Before I could confess that I’d gone ahead and mixed together all the old paint in the garage, she said, “You know what these walls make me hungry for? An omelet.”

“They’re pretty yellow,” I said.

“Are there eggs?”

“There are always eggs. We never run out of eggs.”

“Yes,” she said, laughing, “yes.” Then she said, “Anyway, I wanted to tell you—I’ve figured everything out.”

“Everything?” The word felt weightless and hollow in my mouth, like part of an imaginary language.

She poured herself a glass of water in the kitchen and stood there drinking it. I watched her from the doorway, waiting for her to speak again, to tell me something. Or everything.

Finally she said, “I guess we both know by now that life is not a puzzle. It’s not a crossword in the newspaper you can solve with a dictionary or thesaurus. It’s not to be solved.” She waited a moment before adding, “There is no solution.”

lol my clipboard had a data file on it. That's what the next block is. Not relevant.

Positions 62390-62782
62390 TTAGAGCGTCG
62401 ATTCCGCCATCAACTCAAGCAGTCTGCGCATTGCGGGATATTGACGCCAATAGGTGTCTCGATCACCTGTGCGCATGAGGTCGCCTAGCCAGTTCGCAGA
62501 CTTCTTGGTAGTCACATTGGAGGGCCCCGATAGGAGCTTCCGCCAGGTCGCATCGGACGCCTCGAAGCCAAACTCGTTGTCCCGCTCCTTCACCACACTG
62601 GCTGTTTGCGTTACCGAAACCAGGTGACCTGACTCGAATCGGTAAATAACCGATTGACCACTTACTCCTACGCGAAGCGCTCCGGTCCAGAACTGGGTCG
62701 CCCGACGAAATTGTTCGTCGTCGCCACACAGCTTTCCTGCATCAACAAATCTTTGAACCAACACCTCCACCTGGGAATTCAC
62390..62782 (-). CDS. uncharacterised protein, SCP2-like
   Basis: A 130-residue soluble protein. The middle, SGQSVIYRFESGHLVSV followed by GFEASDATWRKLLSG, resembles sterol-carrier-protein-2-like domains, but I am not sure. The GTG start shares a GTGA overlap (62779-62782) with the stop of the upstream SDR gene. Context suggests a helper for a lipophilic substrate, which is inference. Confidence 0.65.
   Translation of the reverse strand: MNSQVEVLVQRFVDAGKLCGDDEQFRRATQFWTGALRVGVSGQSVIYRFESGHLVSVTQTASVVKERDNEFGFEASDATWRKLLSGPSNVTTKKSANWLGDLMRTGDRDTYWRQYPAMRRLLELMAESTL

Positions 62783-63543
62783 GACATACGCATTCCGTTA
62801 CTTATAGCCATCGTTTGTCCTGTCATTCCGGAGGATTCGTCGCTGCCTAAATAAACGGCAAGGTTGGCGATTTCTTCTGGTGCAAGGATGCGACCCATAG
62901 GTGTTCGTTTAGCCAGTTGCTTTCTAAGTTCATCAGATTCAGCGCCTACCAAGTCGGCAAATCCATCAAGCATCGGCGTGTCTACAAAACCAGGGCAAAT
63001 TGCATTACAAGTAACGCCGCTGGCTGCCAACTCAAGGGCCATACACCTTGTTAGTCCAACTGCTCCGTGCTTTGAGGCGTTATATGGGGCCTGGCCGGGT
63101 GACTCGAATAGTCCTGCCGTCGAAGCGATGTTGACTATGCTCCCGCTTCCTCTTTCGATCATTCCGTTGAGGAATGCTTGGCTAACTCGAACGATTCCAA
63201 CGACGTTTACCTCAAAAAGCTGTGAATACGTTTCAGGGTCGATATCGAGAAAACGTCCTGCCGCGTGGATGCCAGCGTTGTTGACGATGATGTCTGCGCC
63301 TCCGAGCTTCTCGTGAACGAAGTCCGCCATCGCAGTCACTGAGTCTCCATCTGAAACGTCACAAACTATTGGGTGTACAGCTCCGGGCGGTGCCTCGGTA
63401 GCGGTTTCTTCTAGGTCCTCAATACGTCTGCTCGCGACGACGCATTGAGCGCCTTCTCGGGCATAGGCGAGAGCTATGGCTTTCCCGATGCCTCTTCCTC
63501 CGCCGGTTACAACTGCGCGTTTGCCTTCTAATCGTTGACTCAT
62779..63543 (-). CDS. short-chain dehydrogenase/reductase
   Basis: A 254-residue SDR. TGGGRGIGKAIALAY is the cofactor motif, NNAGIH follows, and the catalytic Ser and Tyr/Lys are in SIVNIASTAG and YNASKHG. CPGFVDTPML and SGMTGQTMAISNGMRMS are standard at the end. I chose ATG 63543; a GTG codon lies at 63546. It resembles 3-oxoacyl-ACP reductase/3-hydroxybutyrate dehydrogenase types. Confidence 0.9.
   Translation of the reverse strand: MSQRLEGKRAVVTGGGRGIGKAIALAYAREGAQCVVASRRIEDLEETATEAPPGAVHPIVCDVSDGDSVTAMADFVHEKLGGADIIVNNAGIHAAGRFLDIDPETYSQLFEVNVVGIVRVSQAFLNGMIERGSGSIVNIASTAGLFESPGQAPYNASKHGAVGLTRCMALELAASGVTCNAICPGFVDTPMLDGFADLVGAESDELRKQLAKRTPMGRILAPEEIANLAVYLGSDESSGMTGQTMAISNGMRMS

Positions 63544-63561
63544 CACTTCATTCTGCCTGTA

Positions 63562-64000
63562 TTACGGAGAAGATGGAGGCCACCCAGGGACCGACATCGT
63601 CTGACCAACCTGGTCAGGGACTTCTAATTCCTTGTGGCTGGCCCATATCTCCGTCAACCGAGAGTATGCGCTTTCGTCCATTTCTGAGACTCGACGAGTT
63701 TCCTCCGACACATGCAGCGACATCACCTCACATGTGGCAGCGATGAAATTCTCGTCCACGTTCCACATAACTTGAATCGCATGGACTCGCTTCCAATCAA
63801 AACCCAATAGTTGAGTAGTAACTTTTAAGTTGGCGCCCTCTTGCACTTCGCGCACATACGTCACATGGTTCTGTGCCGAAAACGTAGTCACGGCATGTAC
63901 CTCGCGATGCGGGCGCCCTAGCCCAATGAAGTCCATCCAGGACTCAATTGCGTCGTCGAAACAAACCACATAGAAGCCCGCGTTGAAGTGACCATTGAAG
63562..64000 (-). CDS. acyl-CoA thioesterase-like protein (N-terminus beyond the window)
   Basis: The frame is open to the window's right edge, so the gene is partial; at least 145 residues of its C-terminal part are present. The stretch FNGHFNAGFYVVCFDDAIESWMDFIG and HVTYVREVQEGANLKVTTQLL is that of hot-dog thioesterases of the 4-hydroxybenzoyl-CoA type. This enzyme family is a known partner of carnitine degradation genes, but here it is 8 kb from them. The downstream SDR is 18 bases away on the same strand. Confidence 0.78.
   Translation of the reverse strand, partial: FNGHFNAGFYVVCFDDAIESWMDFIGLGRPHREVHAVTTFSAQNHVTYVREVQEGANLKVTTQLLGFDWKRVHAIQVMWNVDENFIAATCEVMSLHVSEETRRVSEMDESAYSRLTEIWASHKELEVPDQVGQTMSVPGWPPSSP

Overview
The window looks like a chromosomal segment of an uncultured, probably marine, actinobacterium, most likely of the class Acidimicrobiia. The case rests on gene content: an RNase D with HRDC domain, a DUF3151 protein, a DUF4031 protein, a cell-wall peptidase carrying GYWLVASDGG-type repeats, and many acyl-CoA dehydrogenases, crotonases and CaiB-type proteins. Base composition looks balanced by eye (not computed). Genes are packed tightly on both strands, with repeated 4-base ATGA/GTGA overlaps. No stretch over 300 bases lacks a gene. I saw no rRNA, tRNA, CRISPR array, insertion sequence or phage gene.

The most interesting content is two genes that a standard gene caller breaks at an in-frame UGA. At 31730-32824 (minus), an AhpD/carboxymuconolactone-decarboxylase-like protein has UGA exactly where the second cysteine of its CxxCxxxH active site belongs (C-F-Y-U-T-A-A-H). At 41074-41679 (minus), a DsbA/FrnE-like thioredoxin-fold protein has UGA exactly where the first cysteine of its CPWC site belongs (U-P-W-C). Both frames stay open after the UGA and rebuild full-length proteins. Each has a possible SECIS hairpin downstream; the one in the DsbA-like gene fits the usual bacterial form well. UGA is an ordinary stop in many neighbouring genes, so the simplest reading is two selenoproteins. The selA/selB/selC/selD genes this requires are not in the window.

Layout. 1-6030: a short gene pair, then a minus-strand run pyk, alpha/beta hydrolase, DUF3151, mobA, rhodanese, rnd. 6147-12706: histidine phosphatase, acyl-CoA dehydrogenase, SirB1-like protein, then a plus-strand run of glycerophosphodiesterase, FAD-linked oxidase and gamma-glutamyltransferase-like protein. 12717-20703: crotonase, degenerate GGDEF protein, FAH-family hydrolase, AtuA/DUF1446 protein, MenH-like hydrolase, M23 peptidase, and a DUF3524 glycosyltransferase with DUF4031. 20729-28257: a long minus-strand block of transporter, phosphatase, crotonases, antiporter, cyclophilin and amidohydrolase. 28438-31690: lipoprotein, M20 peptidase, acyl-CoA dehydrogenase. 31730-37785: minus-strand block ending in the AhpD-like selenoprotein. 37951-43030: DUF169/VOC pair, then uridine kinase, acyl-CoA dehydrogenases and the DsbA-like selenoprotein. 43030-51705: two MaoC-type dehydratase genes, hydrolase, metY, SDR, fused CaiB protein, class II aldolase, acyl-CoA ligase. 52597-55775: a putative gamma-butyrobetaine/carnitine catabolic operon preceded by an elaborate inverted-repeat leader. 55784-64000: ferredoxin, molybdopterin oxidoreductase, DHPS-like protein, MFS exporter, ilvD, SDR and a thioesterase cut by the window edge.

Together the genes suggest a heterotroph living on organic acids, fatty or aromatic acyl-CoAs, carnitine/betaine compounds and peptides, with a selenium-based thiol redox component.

I hadn’t had the slightest notion of what she might say, but I hadn’t expected her to say that. All I could do was nod.

She set her glass on the counter like she didn’t remember what it was for and said, “Or maybe there is. I really don’t know anymore. I’m not even sure I mind.”

“I never thought of it like that,” I admitted.

She laughed—a wild gust of air through the nose. Then she went into the bathroom and turned on the shower.

From the doorway I watched her take her clothes off and lay them on the floor one piece at a time. She stepped into the shower and drew the curtain. I took her glass from the counter and drank the last swig of water. It was her water and it tasted different from ordinary water. I held the empty glass in my hand for a moment. Then I set it in the sink and washed my hands, making sure to scrub my fingernails, which were the color of our new walls—whatever it was—very carefully, one at a time.

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FRiGG: A Magazine of Fiction and Poetry | Issue 42 | Fall 2013